After a bit of deliberation about the peculiarities (weird threadings, odd sized bolts) of Raleighs, I bought a 70's era step through frame from the nice guys at Metonomy/ Cambridge Used Bikes for $50. I did a lot of work stripping the paint myself, and I found that a $1 brass wire brush from Sears, mounted in my drill worked great for that- stripping the paint without damaging the finish. I was originally planning on taking it to Sugarcoat, which is why I was trying to save money by stripping it myself. However, instead I ended up taking it down to Plymouth to a guy I originally contacted on Craig's list, and later got good references for from Somervillian.
The bike in its original state was dull silver with 70's typography,and lots of surface rust spots, but had a solid geometry similar to a complete vintage bike I'd ridden and liked.I'm sure that I took pictures of the bike "before" but I'll be damned if I can find them. You'll just have to trust me that it looked a lot like a bike that's been abandoned chained to a light post
I took advantage of the warm weather a week ago when it came home to start working on it.
The first thing I did was spray Frame Saver in it. This is a messy process, and best done outside over a bunch of newspapers. It seems to basically be some kind of oily goo suspended in a petroleum solvent that allows you to distribute it through the frame. You spray it in the various holes, shake and tilt the frame to distribute it evenly, and let it off-gas outside for an afternoon.
Then I cleaned a bit of the overspray off with an exacto knife.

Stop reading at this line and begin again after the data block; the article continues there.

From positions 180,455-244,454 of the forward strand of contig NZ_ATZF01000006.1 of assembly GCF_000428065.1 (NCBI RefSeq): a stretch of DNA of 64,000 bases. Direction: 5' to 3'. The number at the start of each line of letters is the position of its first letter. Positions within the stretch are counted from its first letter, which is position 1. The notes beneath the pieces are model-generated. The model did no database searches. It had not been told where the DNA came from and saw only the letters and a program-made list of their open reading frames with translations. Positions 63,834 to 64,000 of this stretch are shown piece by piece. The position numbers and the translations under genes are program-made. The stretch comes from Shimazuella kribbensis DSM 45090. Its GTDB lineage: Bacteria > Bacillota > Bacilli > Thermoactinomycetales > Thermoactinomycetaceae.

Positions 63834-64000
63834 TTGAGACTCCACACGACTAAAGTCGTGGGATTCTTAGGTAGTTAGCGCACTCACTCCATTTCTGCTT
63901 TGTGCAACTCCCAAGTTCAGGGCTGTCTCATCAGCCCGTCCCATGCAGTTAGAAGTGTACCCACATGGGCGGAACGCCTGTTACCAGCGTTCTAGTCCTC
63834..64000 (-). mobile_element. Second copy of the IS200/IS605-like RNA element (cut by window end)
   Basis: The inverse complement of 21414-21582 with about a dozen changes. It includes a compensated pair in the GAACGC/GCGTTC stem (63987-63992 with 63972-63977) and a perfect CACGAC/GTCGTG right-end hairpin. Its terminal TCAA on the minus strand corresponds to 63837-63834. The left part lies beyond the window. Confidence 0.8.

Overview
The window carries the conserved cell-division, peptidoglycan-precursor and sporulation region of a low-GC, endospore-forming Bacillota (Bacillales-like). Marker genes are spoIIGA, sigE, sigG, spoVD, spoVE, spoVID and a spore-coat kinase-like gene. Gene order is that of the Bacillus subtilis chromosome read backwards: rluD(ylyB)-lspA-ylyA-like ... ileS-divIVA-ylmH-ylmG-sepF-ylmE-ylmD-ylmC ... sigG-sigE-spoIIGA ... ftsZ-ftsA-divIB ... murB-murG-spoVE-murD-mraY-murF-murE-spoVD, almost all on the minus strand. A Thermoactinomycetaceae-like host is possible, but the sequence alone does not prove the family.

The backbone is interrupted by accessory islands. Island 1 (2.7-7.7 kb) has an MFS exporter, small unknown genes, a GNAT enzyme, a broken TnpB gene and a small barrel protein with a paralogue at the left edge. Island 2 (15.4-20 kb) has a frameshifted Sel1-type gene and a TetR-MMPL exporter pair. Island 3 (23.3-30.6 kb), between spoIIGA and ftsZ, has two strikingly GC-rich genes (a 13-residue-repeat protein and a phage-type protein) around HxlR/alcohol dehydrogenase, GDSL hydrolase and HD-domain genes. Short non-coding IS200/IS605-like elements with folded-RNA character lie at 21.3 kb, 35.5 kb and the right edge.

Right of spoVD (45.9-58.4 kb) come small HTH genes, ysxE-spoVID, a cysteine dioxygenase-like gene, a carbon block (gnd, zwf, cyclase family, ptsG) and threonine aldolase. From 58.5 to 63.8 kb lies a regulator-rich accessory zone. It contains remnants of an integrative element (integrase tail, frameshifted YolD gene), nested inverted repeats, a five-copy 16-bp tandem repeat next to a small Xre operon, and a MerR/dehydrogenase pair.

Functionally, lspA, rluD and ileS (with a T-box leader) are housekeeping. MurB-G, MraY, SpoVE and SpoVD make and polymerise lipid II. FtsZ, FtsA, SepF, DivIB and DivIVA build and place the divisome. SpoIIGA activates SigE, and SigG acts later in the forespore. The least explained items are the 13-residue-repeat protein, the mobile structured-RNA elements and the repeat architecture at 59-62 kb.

Then I turned the bike over and applied a liberal amount of Phil Wood's waterproof grease. I should have probably done this before putting the cup in, because I couldn't get the nozzle of the grease tube in enough to get it on the far side of the bottom bracket shell. I used a bamboo skewer (very technical tool) to deliver it to the installed cup.
I then plugged the hole with my finger and dropped the ball bearings in, pushing them into the grease with the skewer as necessary.
Sorry for the lousy photos, I couldn't figure out how to over-ride the camera's focus plane very well, and the macro mode didn't seem to help.
The light was failing by this point, but the next step was to grease up the adjustable cup and fill it with ball bearings, put the short end of the spindle in the adjustable cup, and holding them together so that the BBs stay in place, lower the long end of the spindle into the BB shell against the fixed cup BB's.
I got it tightened enough that everything is held in place, but I was getting a lot of resistance to further tightening of the adjustable cup while still having a lot of play in the spindle, so I stopped.
Unfortunately I didn't get any pictures, but I assembled the headset BB races, which were a lot simpler. The headset doesn't turn completely smoothly, so I might have to take it all apart and do a bit more sanding and smoothing- now that I know how easy it is to dis and re-assemble, I won't hesitate if it gives me problems once the handlebars are in.
That's all for now- brakes and brake cables are the next step once they arrive.